“We don’t want non-differentiated brands, but we want to communicate the benefits of having a portfolio of vehicle brands and this includes providing a transport solution to customers throughout their lives. Knowing that Ford is behind the marques gives people confidence and we can begin to leverage the benefit of the customer being in the family. They rent from Hertz, which uses Ford vehicles or, for example, when Jaguar owners buy a second car, it’s rarely another Jaguar, but it could be a Ford. Over time we want to leverage the portfolio both vertically and horizontally.
“In terms of communicating, the approach is subtle, but we are introducing the corporate trustmark script more frequently. But the strong individual primary brand is critical and this is why the stands at the motor show are controlled by the marques but set within the brand family.”
Certainly there were distinctions in the design approach within Hall Four. Aston Martin, for example, used a polished stone backdrop with water features whereas Land Rover was presented in a rugged, off-road setting with vehicles raised and at an angle to demonstrate the marque’s capabilities.
“The stands are designed first with individual brand identities in mind,” says Butler. “Then they are designed to fit in with the Ford Motor Company corporate identity, but the process includes using different agencies to develop the initial approach, followed by a discussion about all the brands’ individual areas within the context of a co-located environment.”
Arguably the most innovative part of the Ford Motor Company’s display area was the e-commerce area that Imagination created in the centre of Hall Four. The area featured a series of interactive pods where visitors were able to choose virtual characters to experience motoring scenarios.
“We presented situations that are either plausible now or will be in the near future,” said Butler.
“This included telematics – providing the ability to have your vehicle linked to the Internet. One example features a woman driving down the street as the car develops a technical problem. The car automatically communicates with a Ford service centre and the problem is resolved – the in-car system analyses the problem and then books an appointment, without having to use the phone. It’s a three-dimensional expression of Ford’s digital strategy in which a consumer can learn something about what the company will be doing in the near term.”
Many exhibitors now include interactive information systems and feature corporate websites. In most cases this appears to be an afterthought tacked onto an existing design, although such an accusation certainly couldn’t be levelled at Saab, which produced a distinctive stand featuring a design flexibility that enabled the different elements to be changed during the show.
The key visual feature was a large wavy banner in the form of a filmstrip that created a partition between the various sections of the stand. Apart from its eye-catching design and the reflection of current advertising material, the feature could be moved to reconfigure hospitality, display and interactive areas according to need. On press day, for example, the hospitality area was extended to cater for the large number of journalists attending, whereas on public days the interactive area was afforded more space.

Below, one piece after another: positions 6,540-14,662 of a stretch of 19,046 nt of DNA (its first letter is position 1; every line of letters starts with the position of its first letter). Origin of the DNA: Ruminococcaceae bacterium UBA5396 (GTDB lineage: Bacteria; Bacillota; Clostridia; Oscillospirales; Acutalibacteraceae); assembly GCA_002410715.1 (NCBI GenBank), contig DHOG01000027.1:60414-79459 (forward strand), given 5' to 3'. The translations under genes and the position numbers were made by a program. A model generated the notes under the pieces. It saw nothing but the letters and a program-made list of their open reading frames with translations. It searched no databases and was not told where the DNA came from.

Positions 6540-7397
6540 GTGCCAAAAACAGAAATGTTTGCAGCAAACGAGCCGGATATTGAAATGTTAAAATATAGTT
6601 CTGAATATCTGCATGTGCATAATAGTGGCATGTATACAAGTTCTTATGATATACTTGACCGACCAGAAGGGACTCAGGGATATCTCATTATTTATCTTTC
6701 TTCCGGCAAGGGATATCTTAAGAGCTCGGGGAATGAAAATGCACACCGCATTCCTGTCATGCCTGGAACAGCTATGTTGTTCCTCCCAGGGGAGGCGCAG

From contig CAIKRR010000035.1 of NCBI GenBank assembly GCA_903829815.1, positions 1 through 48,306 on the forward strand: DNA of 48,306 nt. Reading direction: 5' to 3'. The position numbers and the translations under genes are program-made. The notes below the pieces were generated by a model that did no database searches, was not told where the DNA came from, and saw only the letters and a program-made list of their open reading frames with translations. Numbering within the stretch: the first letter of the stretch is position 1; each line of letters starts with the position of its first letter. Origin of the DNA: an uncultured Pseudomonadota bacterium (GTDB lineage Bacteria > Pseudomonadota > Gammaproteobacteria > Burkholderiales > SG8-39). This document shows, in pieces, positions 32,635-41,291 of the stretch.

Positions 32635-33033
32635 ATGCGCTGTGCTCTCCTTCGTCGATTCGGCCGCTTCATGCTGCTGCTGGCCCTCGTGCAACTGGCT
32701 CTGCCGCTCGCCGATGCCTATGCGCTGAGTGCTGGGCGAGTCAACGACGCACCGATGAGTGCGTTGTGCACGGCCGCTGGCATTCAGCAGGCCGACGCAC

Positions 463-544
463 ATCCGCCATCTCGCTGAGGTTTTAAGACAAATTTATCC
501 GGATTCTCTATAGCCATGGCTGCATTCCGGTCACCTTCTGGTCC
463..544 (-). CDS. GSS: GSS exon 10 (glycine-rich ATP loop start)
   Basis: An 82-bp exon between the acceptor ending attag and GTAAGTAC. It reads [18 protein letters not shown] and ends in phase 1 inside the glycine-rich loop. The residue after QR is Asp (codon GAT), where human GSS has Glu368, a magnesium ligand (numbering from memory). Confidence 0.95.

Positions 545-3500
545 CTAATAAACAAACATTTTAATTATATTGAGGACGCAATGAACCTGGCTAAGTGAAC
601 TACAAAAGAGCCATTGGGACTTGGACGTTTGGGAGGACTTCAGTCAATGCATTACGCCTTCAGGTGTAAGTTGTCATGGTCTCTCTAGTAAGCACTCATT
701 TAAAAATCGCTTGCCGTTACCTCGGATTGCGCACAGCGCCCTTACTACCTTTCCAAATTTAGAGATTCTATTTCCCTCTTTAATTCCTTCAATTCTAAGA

The Saab stand was also one of the few at the show that created a clear brand statement. Although many of the up-market manufacturers had stands that implied the cars were in the luxury class and several, such as Audi, were also able to convey a sense of style, few managed to go beyond token gestures in their image development. The Saab stand was an exception, portraying a combination of heritage, style and technology.
This was achieved using a distinctly Scandinavian feel through the use of light polished woods, glass flooring and the smorgasbord and schnapps offerings to VIP guests.
“The stand was a confident statement of what we are,” says GÃÂ¶ran Anderson, manager exhibitions, global brand management at Saab.
“We wanted to express our Scandinavian heritage but wanted the materials to reflect the product. Many of our customers are designers or architects and we were keen to emphasise the design of the car through the setting created. For this reason all the cars on the stand were black, to provide a contrast with the surroundings and to add a sense of style. Although technology is an important element of a Saab, this was not a key area, our customers are more interested in design than gadgets, so we were keen to portray it subtly, using touch screen information systems and some modern materials.”
The Saab stand was well designed – but can hardly be described as awe-inspiring. It set a level that should be a benchmark in such a high spending, image-conscious industry, but instead it was among the very best.
To blame the standard of exhibits on the overall standing of the British International Motor Show would be unfair. The event might not be in the “A class” of international events, but the stands, or at least some elements of them, travel the world and if the show is worth doing, it should be worth doing well.
However, it seems that few manufacturers will pull out all the stops because the event is simply not that important. The shame is that many exhibition designers report that the NEC is actually one of the better motor show venues to work in, in terms of both available space and co-operation from the organisers.
Ultimately, the highlight of most motor shows tends to be the stand of a manufacturer representing the host nation. It really is asking a bit much of the likes of British TVR sports cars to steal the show.